The centerpiece of my teenage room was my stereo. I had a killer turntable with a receiver, a dual tape deck and beautiful sounding speakers on either side of my bed. Behind my turntable were two milk crates, stacked on top of one another, holding my 250 record albums.
The first album I really remember listening to was The Beatles Greatest Hits, 1962-1966. I couldn’t believe the joy of “Eight Days a Week.” The opening chord of “Hard Day’s Night” almost took my breath away. “And I Love Her” was mysterious and sad.
I couldn’t wait to come home after school every day and play this music. I stood in front of my mirror, hairbrush in hand pretending it was a microphone, and lip-synced to the songs. I learned every word. I imagined I was on stage, performing to a crowd of thousands. I was locked in, and this music made me feel good. This music made me feel connected. This music made me happy, and I sung in front of that mirror, holding that hairbrush as my microphone, for many years to follow.
Fast forward to June of 2005, and my daughters and I were driving around, running errands on a beautiful spring afternoon. We were listening to WXRT (the finest radio station in Chicago), and they were doing a live broadcast. A new band was introduced who was going to be performing a song live. The Redwalls. I had never heard of the band, and I was only half listening as I was trying to enjoy the day with my daughters.
But the easy strum of the acoustic guitar caught my attention. And then they began to sing…”These days it feels as though, I’ve lived a lonely lifetime.” The rest of the band fell in, singing perfect harmony behind the lead singer, and they were immediately reminiscent of The Beatles. The more I listened to the album I eventually bought, De Nova, I realized that this group sounded like The Beatles not because they were trying to sound like The Beatles, but rather because sounding like The Beatles were just who they were. They were being sincere without mimicking. They were honoring without copying.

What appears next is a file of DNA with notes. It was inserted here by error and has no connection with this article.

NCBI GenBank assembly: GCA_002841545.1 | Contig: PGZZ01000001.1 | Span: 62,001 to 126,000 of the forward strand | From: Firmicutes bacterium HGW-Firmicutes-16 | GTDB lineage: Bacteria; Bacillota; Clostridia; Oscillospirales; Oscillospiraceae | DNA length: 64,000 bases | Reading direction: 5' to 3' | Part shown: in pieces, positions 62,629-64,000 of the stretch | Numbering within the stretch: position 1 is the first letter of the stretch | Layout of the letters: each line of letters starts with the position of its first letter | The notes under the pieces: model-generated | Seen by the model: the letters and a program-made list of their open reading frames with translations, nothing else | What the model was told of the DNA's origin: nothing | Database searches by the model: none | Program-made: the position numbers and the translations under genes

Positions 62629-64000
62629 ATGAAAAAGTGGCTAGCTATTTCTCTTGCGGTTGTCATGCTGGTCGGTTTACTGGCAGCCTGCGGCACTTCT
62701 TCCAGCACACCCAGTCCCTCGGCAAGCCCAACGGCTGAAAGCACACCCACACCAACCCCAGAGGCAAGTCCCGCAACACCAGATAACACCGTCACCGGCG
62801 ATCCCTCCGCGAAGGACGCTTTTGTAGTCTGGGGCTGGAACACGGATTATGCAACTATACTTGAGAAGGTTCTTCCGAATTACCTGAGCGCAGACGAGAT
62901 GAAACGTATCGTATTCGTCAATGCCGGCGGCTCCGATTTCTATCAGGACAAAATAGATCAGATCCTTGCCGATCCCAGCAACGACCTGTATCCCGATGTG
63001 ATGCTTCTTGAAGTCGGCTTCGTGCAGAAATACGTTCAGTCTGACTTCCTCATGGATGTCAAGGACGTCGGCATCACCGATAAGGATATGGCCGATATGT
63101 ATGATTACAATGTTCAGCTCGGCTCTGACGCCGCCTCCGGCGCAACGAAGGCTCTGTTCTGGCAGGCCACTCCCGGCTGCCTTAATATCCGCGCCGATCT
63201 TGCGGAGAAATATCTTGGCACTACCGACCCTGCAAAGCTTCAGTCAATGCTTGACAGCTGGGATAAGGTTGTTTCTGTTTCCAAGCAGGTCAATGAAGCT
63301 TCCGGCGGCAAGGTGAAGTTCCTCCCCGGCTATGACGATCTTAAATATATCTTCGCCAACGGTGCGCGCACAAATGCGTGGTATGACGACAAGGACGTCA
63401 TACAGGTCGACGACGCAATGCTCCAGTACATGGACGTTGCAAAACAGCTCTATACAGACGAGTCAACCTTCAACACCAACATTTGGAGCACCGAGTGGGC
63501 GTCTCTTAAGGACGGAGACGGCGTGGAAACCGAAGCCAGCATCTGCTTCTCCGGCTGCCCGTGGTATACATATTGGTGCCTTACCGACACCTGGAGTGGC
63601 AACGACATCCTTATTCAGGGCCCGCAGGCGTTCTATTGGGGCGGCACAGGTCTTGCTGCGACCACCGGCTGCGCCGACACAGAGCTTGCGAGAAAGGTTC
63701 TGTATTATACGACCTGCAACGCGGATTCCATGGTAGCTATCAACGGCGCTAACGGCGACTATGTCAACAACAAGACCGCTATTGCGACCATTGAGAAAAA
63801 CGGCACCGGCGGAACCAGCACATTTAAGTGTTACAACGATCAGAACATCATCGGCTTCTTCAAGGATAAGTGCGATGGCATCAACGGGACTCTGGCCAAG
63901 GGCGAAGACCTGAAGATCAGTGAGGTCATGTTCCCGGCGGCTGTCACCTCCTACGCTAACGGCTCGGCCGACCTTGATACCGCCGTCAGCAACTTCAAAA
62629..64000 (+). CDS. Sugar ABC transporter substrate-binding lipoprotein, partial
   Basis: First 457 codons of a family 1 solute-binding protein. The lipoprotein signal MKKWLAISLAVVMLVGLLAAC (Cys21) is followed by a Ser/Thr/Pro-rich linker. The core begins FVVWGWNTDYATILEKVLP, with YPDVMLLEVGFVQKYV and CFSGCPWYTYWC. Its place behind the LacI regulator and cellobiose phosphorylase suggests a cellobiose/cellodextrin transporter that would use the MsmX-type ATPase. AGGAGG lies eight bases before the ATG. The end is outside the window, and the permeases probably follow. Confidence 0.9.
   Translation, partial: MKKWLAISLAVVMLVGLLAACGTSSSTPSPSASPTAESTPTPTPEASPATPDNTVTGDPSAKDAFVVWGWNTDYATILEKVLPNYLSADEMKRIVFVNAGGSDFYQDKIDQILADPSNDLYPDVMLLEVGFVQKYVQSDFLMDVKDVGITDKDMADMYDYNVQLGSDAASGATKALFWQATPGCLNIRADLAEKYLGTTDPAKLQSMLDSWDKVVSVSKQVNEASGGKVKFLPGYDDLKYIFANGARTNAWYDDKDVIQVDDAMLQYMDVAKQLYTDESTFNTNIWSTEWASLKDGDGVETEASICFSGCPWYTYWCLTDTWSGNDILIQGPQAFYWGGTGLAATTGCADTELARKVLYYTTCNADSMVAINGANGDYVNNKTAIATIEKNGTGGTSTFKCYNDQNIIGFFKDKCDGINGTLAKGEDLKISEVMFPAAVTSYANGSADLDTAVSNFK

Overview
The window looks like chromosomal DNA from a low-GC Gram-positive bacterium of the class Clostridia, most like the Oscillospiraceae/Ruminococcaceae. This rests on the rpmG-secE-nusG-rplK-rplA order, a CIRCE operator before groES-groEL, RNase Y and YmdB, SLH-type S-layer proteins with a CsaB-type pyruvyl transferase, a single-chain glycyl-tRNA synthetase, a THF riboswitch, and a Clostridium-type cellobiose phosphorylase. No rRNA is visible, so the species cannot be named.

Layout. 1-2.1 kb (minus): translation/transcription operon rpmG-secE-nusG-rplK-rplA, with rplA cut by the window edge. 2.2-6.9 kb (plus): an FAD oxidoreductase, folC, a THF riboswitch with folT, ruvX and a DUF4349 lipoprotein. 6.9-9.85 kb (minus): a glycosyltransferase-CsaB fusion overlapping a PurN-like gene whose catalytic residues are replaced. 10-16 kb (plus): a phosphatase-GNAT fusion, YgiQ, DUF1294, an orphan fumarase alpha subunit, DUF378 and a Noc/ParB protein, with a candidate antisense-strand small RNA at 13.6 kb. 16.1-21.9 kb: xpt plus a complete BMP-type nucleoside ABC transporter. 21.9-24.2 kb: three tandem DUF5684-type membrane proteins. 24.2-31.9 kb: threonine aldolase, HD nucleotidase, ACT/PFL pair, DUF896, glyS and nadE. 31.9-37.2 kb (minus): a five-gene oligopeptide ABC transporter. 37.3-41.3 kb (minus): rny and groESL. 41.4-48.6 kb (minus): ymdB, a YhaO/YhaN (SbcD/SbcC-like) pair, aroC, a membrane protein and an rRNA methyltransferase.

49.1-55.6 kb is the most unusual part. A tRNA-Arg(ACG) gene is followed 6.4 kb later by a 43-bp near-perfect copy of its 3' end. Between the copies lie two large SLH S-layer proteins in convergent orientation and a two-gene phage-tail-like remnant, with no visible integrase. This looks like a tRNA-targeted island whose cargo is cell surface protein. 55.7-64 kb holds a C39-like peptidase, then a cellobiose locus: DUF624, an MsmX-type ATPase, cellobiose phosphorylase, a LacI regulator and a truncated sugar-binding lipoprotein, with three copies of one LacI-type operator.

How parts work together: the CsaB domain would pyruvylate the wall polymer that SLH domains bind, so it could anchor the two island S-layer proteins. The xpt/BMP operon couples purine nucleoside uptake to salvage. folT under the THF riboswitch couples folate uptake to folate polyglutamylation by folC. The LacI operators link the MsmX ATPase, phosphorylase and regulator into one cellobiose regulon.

I became even more intrigued when I learned that this band came from the town next door to the town where I grew up. We grew up on the same streets. We went to the same schools. Though much younger than me, I imagine they too listened to The Beatles as kids, that they stood in front of the the mirror, that they pretended they were on stage. But, unlike me, they turned their rock and roll fantasies into reality. They learned how to play guitar. They could actually sing. Listening to The Beatles with different ears than I did, they understood the harmonies and the songwriting, and how to make something contemporary that connects to treasured music and memories from our shared past.
“Falling Down” is a song John Lennon could have absolutely written about the ridiculousness of the FCC in the wake of Janet Jackson’s performance at the Superbowl. “Love Her” is an infectious, almost anthemic guitar driven, foot stomping good time, and “Glory of War” counts down to a campfire anti-war singalong . The songs are deceptively simple, but this is a rock band that is having fun while making excellent rock and roll songs evocative of a time long ago.
Sadly, The Redwalls didn’t make it. They were dropped by their record label, recorded another album that lacked the charm and enthusiasm of the first album, and disbanded around 2010.
The Redwalls were brothers Justin and Logan Baren, Andrew Langer and Jordan Kozer. I don’t know what any of them are doing now, but I hope they are proud. I hope their families are proud of them. I hope they still make music today, because not too long ago, they made a great album.